I was assigned Jessie Harewicz, a swimmer from Vancovuer, BC, as my swimmer to observe.
I'd never been a swim official before, but it was easy to get the hang of. The role was to:
- make sure everyone, swimmer and crew, stayed safe.
- ensure the swimmer followed the official rules of the swim.
- document the swim to verify that the swimmer completes it unassisted.
The swim rules are pretty basic. The gear is a bathing-suit, goggles and swim cap (ear and nose plugs as well as sunscreen and anti-chaffing balm are permitted). The swimmer needs to complete the course without any assistance in flotation or forward movement. If she needs to rest, she must float or tread water. Touching the support boats is not permitted.
The documentation was also straight forward. I was given a blank template to fill out every 30 min. It included location (GPS would be nice, but I just used landmarks), weather-- especially things that would impact the swim like wind, stroke rate for the swimmer, nutrition for the swimmer, and anything about the swimmer's mental cognition or physical condition that was worthy of note. I added a few notes on what we were seeing, since her head was down through the whole swim. It then serves both the purpose of official documentation, and of being a journal for the swimmer. The final log looked like this:
I also got to spend the day in a boat with a guy I don't know. His boat is a little ski boat that he mostly uses to take his 10 year old twin sons out skiing on. So there is no cabin. Which, of course means no bathroom. More on that later.
The day was rainy and overcast, temperatures around 15-18*C. The water was a touch warmer, the Lake Bouy reading 19*. We gathered at Luther Burbank Park at 7am for an 8am start. There were over 50 people involved between swimmers, race staff, observers, kayak support and boat captains. The pre-swim time was a combination of transactional, getting stuff ready, and social, reuniting with old friend and people who would be friends by the end of the day.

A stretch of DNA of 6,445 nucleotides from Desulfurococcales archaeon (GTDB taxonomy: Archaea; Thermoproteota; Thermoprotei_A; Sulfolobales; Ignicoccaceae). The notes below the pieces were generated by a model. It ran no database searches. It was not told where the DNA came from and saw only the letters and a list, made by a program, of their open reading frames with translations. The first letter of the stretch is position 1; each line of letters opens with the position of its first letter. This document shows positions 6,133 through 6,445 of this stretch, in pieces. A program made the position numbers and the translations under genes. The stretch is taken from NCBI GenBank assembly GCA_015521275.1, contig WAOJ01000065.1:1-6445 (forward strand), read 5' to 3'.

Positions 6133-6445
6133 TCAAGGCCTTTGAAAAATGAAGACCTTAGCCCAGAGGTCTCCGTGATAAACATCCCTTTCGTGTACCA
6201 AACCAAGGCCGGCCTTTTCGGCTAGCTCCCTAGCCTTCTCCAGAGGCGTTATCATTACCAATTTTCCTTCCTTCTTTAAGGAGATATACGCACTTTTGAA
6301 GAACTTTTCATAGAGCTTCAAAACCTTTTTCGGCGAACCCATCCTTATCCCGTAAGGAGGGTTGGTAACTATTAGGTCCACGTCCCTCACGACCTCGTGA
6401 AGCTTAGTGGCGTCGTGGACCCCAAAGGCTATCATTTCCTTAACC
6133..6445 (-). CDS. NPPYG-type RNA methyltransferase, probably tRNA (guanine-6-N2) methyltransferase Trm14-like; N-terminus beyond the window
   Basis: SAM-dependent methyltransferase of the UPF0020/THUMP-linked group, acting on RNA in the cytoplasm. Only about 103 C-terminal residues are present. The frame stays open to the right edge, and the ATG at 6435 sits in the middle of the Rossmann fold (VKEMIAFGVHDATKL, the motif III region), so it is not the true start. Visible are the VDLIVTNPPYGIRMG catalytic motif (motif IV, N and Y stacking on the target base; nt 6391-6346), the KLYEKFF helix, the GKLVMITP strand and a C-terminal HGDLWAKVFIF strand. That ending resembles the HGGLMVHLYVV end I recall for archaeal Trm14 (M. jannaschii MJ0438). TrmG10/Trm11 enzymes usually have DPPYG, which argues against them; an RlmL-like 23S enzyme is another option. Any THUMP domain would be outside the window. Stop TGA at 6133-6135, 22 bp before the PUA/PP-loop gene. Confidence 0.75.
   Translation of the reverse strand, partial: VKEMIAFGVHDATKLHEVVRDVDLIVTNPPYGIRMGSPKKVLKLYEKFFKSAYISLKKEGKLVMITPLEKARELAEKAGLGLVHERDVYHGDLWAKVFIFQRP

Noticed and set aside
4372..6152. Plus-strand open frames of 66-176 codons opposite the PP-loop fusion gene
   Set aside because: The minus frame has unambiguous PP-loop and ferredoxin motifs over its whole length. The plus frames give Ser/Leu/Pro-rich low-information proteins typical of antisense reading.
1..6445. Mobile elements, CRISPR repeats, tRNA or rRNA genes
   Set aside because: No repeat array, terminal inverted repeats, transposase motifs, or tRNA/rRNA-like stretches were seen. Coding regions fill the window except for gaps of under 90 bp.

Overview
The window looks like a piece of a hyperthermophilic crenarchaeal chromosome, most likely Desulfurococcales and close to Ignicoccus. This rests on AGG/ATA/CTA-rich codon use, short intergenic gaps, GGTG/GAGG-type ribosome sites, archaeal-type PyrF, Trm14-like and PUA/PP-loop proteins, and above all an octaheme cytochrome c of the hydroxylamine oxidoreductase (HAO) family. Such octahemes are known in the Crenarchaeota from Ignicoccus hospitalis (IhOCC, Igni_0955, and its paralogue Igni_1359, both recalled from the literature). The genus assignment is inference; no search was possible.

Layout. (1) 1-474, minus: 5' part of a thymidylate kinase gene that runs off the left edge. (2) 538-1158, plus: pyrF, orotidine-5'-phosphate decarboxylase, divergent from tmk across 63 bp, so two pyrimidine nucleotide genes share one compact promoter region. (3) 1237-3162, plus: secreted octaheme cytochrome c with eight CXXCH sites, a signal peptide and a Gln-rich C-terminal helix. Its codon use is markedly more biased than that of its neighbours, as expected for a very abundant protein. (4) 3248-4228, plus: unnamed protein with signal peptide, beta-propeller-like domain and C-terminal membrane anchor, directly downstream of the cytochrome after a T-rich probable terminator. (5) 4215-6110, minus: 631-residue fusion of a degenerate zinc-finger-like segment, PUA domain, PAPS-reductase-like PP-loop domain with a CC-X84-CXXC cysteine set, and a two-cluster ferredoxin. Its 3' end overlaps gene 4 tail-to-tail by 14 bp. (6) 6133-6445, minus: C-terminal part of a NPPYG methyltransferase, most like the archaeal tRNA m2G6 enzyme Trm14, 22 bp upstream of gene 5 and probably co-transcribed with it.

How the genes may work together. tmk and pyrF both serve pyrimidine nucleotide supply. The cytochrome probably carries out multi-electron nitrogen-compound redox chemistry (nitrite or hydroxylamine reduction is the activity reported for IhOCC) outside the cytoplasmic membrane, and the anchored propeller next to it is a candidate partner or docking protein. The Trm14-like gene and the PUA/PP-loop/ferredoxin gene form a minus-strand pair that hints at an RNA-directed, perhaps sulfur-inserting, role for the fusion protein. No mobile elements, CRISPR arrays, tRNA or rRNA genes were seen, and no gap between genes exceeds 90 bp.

Every participant got a number on their hand, to match that of their swimmer, to help keep us together in teams.
Swimmers who live in various places but have bonded at other major swims, reunited and caught up on swims past and future.
There was also tons of gear to pack into each boat. Food for the swimmer and the crew for a whole day, as well as safety gear including a "Caution Swimmers" sign, extra water, and the GPS systems for tracking and communication (also known as our cell phones).
The start was a wet start, the swimmers dove in, gathered behind the starting line (imaginary, between two buoys) and at the sound of "go" started swimming. I also started the timer on my cell phone, as the official time keeper for Jessi.
Here she is, diving in:
It is hard to describe something that both had nothing happen for hours and also was very nuanced every moment. As an Observer I did observe the whole 8 hours and 21 min. I kept Jessi in my sight for the entire day. While she did all the work, swimming and swimming and swimming. I gained a lot of respect for her and learned a ton about her without even talking to her all that much. I know that her right arm makes more splash than her left and that she kicks very little. I know that she almost never takes a break or switches stroke. I know that she has a competitive streak, even when the competition is among already very accomplished swimmers. I know she likes PB&J for her swimming snacks. The relationship is both very remote and very intimate. You really learn someone's character from watching them accomplish and endurance feat like this.
One of the funnier threads, was about bathrooms. The race director had flagged four spots on the map where there were parks with public facilities. As the front pack of swimmers got to one, they did a mass stop off on shore to use the bathroom. The text message thread was full of potty humor. The observer from one of the boats with a head posted to the thread about how they had a flusher, and it was heated! We all got jealous. Apparently, the team boat behind me (with a head) had a conversation about how those of us without heads would go. About 10 min after that, they saw me sit on the swim step and splash myself. One said to another, "Oh, I guess I get it now".
From my perspective, it was a day on the lake, with the great bonus of watching a crew of amazing athletes in a sport I'm growing to love.